The latest episode in ‘How the ‘Gah’ infected the country with the Plague’ came with the news that Waterford County Board is proposing to strip Dungarvan GAA club of its intermediate football title.

Unlike other episodes, such as the one in which the Blackrock hurling club in Cork and it’s crazy supporters supposedly embarked on a Bidenesque coke-fuelled germ spreading Last Days of the Roman Empire par – tay, the Waterford incident was relatively minor.

The sacred Fact Check reveals that Dungarvan fielded a player who had undergone a test on the Thursday prior to the final on Saturday October 3, and was then revealed the day after the match to have contracted the virus. He had gone home after the game and not taken part in any post match celebrations.

The vital information to me appears to be that the player in question was not deemed to have the contracted the virus prior to the match, and perhaps more importantly was clearly not feeling ill during the days leading up to the game, nor on the day of the game as otherwise he would not have been selected as part of the panel for the final.

Nor does it appear that his testing positive caused him any subsequent health issues, nor infected anyone else to the extent that they required hospitalisation. And you may be certain that just as with all the other scare stories, that we would have been told had this been the case.

The rule under which Dungarvan are being penalised is 7.2 (e) which deals with “Misconduct considered to have discredited the Association.” It’s a pretty subjective rule, and there are already strict rules regarding player eligibility. But as one senior GAA official who I asked about this told me, “there are no rules” regarding the virus and how being tested impacts on players and teams.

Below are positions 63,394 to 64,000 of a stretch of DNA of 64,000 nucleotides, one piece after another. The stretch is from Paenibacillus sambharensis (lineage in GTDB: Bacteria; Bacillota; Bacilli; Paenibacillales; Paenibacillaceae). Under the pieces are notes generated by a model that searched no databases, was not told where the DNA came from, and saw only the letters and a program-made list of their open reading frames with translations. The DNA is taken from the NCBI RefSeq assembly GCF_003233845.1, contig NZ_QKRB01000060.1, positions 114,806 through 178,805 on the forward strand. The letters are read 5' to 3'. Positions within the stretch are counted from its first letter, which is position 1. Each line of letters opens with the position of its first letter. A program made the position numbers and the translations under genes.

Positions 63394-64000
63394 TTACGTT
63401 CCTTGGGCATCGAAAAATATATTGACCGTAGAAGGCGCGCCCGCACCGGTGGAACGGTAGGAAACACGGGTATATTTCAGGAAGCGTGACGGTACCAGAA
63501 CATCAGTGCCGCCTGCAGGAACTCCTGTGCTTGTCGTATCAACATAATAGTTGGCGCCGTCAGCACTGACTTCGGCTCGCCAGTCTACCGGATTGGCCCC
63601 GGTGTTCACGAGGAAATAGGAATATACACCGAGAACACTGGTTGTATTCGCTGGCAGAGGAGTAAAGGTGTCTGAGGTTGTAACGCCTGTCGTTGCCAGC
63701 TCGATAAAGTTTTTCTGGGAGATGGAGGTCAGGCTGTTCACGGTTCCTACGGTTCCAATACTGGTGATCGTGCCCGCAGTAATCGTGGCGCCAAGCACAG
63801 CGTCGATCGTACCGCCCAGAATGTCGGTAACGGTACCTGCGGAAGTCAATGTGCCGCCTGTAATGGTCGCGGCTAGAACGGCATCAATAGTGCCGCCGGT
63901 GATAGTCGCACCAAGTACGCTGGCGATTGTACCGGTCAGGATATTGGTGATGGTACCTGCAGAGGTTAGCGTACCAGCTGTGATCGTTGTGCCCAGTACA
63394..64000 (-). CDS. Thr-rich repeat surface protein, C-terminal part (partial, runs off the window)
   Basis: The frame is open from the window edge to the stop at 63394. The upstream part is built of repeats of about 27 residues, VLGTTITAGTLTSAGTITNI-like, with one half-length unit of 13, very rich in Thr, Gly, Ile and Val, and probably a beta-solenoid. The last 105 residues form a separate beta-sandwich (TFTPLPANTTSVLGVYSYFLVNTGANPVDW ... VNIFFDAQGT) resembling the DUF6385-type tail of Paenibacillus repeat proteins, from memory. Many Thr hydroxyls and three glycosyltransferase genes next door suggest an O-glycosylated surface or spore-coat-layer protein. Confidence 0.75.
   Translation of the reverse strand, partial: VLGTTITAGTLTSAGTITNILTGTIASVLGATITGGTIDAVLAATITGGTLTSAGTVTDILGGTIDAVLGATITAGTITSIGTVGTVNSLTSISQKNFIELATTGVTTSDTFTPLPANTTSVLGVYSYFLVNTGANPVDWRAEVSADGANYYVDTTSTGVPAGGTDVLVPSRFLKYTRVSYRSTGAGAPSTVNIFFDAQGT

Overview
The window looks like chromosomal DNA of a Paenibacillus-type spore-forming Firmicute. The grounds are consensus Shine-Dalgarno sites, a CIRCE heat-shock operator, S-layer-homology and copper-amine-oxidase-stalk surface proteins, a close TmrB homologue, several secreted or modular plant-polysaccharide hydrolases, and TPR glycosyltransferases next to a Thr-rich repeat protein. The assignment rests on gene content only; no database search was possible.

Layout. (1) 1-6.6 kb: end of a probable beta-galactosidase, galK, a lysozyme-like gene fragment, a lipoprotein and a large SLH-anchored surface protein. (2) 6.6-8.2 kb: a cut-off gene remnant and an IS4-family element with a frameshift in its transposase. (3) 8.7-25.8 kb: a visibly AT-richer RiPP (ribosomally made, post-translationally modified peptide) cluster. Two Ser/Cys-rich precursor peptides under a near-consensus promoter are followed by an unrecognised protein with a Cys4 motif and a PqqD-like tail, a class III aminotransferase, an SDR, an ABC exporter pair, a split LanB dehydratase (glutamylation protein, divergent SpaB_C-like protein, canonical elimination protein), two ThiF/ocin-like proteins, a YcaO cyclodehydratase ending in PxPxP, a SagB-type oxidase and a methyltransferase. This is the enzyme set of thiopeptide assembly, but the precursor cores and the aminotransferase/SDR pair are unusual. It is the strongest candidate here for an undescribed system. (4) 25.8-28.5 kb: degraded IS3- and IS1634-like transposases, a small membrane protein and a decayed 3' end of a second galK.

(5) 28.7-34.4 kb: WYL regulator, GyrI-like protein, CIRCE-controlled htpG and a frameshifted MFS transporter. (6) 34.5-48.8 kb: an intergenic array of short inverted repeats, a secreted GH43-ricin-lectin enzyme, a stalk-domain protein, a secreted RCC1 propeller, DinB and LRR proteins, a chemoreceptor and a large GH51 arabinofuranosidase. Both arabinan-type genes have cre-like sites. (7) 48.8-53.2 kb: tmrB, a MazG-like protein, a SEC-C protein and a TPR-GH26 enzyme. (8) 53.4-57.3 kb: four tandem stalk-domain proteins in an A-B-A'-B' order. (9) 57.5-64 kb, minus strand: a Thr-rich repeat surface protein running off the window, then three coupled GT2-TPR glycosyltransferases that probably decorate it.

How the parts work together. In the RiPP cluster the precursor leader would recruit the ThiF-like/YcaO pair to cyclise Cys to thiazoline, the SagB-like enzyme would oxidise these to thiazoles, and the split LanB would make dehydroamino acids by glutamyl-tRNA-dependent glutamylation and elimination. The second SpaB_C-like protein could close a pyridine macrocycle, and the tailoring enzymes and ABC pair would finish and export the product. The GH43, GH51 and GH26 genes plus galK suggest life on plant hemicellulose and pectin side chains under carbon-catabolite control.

There are, of course, state guidelines that anyone who does have a test should self-isolate pending a result. We all know I think that many people who have a test do not follow that protocol. We also probably know people who take a test without having any symptoms or contact with people with Covid in order to get a clean bill of health so they can avoid restrictions they might otherwise be subject to.

One of the nubs of the issue is how seriously people take all of this, and how dangerous the actual virus is if contracted. We do not need to go over all the evidence that shows Covid 19 is not an especially lethal condition for the vast majority of people. That applies even more considering the age and underlying health of people engaged in competitive sport.

There is also the undoubted fact that those in the media who make the running on all of this have built in biases that greatly eschew the manner in which the impact of the virus is reported. They have a judgemental attitude towards all the great unwashed and unmasked who might place themselves and their buddies in danger.

We have seen multiple examples of this. Soon after Philip Boucher-Hayes – who as a matter of interest attended a boarding school where the GAA is not part of its sports programme – had tut tutted over the behaviour of the peasants, he interviewed Barry Geragthy the great national hunt jockey. (Mutters “Go on the Moscow” sotto voce.)

Given Boucher-Hayes’ concern for public health you might have thought it would have occurred to him to ask Geragthy what he thinks of horse racing going ahead. Anyone who follows horse racing, as I do, will know from watching that restrictions on the numbers attending or indeed social distancing no more apply, nor present no more a danger than they would at a team sports event.

Claire Byrne had a poll on her TV programmes asking viewers whether the GAA county championships should be held. Did it occur to her to ask the same question about rugby, or did she or anyone else on Tverskoy Boulevard rebuke the FAI for going ahead with matches within days of squad members testing positive?

or myself, as a GAA person, I find the whole guilt thing and sanctimoniousness and double standards irritating in the extreme. As pointed out before, most of those doing most of the lecturing seem to expect everyone else to take a hit while their lives proceed with minor adjustments, and none that will cause them to lie awake at night fretting over how they are going to make mortgage and loan repayments.

Or wonder whether their job or business will survive too much more of this.